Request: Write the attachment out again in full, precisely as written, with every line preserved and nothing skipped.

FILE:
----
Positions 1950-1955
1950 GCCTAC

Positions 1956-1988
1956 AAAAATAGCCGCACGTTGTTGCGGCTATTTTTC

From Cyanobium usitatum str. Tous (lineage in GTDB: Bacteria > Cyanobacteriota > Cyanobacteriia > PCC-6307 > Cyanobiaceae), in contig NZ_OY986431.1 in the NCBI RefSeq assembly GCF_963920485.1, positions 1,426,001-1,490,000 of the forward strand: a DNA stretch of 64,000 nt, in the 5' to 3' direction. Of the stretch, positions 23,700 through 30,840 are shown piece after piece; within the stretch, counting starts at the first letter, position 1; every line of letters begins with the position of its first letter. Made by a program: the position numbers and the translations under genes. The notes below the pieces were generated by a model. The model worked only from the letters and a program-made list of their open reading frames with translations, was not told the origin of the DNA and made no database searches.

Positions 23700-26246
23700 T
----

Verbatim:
Positions 1950-1955
1950 GCCTAC

Positions 1956-1988
1956 AAAAATAGCCGCACGTTGTTGCGGCTATTTTTC

From Cyanobium usitatum str. Tous (lineage in GTDB: Bacteria > Cyanobacteriota > Cyanobacteriia > PCC-6307 > Cyanobiaceae), in contig NZ_OY986431.1 in the NCBI RefSeq assembly GCF_963920485.1, positions 1,426,001-1,490,000 of the forward strand: a DNA stretch of 64,000 nt, in the 5' to 3' direction. Of the stretch, positions 23,700 through 30,840 are shown piece after piece; within the stretch, counting starts at the first letter, position 1; every line of letters begins with the position of its first letter. Made by a program: the position numbers and the translations under genes. The notes below the pieces were generated by a model. The model worked only from the letters and a program-made list of their open reading frames with translations, was not told the origin of the DNA and made no database searches.

Positions 23700-26246
23700 T